During the National Association of Minority Automobile Dealers’ (NAMAD) annual conference, Andrea Park Zadd, executive vice president of Crestmont Auto Group in Cleveland, received the “Ally Sees Her” award as a rising dealership leader. Now in its fourth year, the honor from NAMAD and Ally Financial recognizes women dealership leaders who share a commitment to strengthening their communities and diversity in the automotive industry.
To celebrate Zadd’s accomplishments and commitment to giving back, Ally is donating $10,000 to two nonprofits with personal significance to Zadd: Korean American Professionals in the Automotive Industry and the May Dugan Community Center in Cleveland.
Ally established the “Ally Sees Her” award with NAMAD four years ago to recognize the next generation of influential minority women leaders who also are highly involved in their communities. The award was inspired by the Association of National Advertisers #SeeHer campaign to increase accurate representations of women and girls in marketing and help eliminate gender bias.
“It’s so important for kids to see someone they can identify with as they dream of a successful future and careers that spark their interest,” Zadd said. “While Crestmont Automotive has many female sales professionals and service advisors, I’m hopeful initiatives like this will inspire more young women to seek automotive retail careers. It’s a dynamic industry and I’m proud of the work we’re doing to create a more inclusive and flexible work environment.”
Natalie Brown, director of corporate citizenship at Ally, added: “This award celebrates the drive and passion that women automotive leaders bring to the table. The future of our industry is stronger when everyone sees the contributions of innovative leaders like Andrea who excel in business and give back to their communities. We’re proud to be an ally in NAMAD’s quest to expand opportunities for minority auto dealers.”
Nationwide, more than 16,000 franchise automobile dealerships play an important role in their communities as key economic contributors, employers, taxpayers, and business and civic leaders. According to NAMAD research, only 5% of American automobile dealerships are owned by minorities and 95% of those are first-generation business owners.
While Zadd started her career outside the automotive industry, she eventually joined the business founded by her father. She is the daughter of a Korean immigrant and first-generation dealer who established his own automotive business after working several years as an engineer for Ford Motor Company.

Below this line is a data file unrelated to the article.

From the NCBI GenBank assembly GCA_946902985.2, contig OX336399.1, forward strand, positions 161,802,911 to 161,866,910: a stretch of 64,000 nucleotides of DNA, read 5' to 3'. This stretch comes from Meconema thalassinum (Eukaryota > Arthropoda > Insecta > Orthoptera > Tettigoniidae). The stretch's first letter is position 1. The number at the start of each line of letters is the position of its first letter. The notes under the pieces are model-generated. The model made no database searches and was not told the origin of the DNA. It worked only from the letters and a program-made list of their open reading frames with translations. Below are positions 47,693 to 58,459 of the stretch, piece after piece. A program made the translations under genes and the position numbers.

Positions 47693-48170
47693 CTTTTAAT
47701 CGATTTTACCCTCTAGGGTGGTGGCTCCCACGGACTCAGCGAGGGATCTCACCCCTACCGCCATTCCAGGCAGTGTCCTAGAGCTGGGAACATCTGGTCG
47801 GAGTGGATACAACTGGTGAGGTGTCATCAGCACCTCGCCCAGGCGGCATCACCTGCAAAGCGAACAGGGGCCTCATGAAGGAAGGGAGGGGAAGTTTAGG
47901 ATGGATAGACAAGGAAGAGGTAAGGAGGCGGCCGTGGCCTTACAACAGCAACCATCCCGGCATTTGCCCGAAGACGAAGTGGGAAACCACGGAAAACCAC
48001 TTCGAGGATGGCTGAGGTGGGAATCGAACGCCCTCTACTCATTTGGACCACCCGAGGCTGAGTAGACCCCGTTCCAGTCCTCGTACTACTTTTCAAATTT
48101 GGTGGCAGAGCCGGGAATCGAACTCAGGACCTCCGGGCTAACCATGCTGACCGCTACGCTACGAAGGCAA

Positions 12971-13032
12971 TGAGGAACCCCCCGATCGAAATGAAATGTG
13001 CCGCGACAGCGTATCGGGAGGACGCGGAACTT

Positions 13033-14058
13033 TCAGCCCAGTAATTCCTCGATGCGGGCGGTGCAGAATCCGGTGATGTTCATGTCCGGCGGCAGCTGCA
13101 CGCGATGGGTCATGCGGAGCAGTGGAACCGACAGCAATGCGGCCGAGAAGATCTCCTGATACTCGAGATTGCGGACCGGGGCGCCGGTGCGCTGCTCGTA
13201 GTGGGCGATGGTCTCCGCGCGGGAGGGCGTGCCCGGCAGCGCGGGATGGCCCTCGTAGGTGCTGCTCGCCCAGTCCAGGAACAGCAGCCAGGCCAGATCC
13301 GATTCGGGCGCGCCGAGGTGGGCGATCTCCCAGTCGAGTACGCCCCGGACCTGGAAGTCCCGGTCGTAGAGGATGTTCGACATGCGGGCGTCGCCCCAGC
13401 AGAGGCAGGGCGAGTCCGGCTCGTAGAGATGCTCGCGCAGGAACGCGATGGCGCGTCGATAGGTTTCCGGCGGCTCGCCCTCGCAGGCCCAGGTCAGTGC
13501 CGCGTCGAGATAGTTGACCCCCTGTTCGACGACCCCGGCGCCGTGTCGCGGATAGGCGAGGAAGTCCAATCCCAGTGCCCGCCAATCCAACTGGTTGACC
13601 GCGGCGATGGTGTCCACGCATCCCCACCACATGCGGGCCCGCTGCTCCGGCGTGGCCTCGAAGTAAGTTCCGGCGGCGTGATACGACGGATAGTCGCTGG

Strong Commitment to Community
Ally’s donation to Korean American Professionals in the Automotive Industry has special meaning for Zadd; her father was a founding member of the organization which seeks to unite and advance automotive professionals in their related technical and business fields. Zadd also chose a second nonprofit to benefit from her award: May Dugan Community Center, which works to alleviate poverty in Cleveland by helping break down barriers faced by clients.
The center offers adult education, behavioral health counseling, trauma recovery services, food and clothing distribution, and assistance to seniors and teen mothers.
Currently, Zadd is serving her second term on the Ohio Auto Dealers Association Board of Trustees as well as the board for Caring Cubs. Other organizations she has dedicated her time to include the University of Michigan Club of Cleveland, Children’s Hunger Alliance, Big Sister – Little Sister, and MLK365 volunteer ventures.
Dedicated Business Leadership
In her eight years working with Crestmont Automotive alongside her father and brother, Zadd has been part of a successful and growing business. Her time is dedicated to accounting, improving procedures and processes for the company, and helping the organization deliver on its goals. Crestmont Automotive includes Crestmont Cadillac, Crestmont Buick GMC, Crestmont Hyundai and Genesis of Brunswick. Prior to joining the family business, Zadd established her career with large corporations in the consumer packaged goods industry, including Johnson & Johnson and General Mills. This early experience in setting and achieving sales goals, aligning the business with consumer needs, and implementing data-driven decision-making continue to serve her well in a dealership setting.
Zadd attended Cornell University where she graduated with a degree in Applied Economics and Management. She then earned her Master of Business Administration degree with distinction from the Ross School of Business, University of Michigan in 2015.